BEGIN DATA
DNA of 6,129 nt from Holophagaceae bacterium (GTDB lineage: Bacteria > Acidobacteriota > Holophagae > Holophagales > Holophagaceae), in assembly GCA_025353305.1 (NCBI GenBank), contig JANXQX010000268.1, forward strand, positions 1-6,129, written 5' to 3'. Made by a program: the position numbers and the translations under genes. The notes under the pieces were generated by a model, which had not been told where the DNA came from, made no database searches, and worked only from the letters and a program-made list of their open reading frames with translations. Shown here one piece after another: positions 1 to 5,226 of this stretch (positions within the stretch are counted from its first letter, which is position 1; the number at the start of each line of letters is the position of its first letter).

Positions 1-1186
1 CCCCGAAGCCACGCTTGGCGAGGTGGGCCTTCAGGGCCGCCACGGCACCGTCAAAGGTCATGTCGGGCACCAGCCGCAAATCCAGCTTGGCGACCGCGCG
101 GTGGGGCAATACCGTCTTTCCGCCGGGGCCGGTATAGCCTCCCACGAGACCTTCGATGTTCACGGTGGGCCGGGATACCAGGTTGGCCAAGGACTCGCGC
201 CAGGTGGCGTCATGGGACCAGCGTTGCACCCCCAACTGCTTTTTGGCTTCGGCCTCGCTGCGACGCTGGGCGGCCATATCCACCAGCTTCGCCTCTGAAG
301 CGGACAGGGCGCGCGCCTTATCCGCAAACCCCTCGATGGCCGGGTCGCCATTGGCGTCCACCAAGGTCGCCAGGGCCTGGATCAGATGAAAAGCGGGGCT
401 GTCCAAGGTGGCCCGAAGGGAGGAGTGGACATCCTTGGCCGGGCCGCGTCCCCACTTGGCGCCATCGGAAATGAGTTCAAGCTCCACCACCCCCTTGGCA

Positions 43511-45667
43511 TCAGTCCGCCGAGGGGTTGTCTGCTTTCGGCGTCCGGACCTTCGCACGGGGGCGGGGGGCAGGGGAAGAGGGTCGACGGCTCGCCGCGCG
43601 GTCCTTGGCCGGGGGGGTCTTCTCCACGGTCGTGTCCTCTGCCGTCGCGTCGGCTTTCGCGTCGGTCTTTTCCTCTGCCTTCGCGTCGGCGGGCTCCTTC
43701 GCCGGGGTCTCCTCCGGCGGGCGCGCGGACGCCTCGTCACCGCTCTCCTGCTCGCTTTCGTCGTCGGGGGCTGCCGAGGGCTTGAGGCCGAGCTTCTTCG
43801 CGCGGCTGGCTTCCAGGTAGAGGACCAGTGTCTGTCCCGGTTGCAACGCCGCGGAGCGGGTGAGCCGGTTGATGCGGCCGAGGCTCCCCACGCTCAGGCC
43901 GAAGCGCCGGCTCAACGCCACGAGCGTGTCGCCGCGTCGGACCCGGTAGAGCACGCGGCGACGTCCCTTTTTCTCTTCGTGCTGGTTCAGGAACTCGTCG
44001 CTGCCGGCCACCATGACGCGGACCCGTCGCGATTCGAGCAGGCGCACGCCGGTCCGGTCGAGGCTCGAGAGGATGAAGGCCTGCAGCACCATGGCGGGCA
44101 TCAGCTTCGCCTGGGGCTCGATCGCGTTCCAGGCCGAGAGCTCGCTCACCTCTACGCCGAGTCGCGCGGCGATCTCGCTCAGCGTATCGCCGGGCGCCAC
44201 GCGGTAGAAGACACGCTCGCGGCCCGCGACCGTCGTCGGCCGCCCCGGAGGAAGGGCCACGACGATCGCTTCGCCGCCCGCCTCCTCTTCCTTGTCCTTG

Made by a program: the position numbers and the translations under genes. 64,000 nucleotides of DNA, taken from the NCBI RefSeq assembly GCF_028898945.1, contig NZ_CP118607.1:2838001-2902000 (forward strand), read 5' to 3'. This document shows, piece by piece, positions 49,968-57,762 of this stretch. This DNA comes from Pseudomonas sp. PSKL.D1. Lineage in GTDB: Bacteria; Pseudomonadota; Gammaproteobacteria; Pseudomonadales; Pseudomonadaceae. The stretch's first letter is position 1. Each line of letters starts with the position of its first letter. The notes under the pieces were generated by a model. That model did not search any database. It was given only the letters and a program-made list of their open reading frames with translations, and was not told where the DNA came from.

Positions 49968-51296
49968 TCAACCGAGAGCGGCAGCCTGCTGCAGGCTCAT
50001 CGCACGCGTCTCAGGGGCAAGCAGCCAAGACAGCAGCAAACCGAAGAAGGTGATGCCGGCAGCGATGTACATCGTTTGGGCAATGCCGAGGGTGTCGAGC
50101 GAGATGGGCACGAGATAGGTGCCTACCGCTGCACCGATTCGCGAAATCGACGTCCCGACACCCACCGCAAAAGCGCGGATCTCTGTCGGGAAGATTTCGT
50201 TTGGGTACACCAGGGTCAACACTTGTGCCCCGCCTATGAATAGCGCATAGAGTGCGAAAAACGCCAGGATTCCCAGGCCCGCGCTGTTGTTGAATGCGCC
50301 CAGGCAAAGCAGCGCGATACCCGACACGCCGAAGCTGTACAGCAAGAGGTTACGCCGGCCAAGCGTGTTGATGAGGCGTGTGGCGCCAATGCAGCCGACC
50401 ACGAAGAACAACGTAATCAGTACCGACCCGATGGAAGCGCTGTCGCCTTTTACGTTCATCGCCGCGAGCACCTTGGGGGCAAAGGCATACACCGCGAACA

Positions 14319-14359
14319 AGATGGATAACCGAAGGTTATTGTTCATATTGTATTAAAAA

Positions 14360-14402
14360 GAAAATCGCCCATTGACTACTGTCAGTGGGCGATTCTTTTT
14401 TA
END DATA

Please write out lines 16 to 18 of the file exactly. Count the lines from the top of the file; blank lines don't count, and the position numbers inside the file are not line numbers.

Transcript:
44201 GCGGTAGAAGACACGCTCGCGGCCCGCGACCGTCGTCGGCCGCCCCGGAGGAAGGGCCACGACGATCGCTTCGCCGCCCGCCTCCTCTTCCTTGTCCTTG

Made by a program: the position numbers and the translations under genes. 64,000 nucleotides of DNA, taken from the NCBI RefSeq assembly GCF_028898945.1, contig NZ_CP118607.1:2838001-2902000 (forward strand), read 5' to 3'. This document shows, piece by piece, positions 49,968-57,762 of this stretch. This DNA comes from Pseudomonas sp. PSKL.D1. Lineage in GTDB: Bacteria; Pseudomonadota; Gammaproteobacteria; Pseudomonadales; Pseudomonadaceae. The stretch's first letter is position 1. Each line of letters starts with the position of its first letter. The notes under the pieces were generated by a model. That model did not search any database. It was given only the letters and a program-made list of their open reading frames with translations, and was not told where the DNA came from.

Positions 49968-51296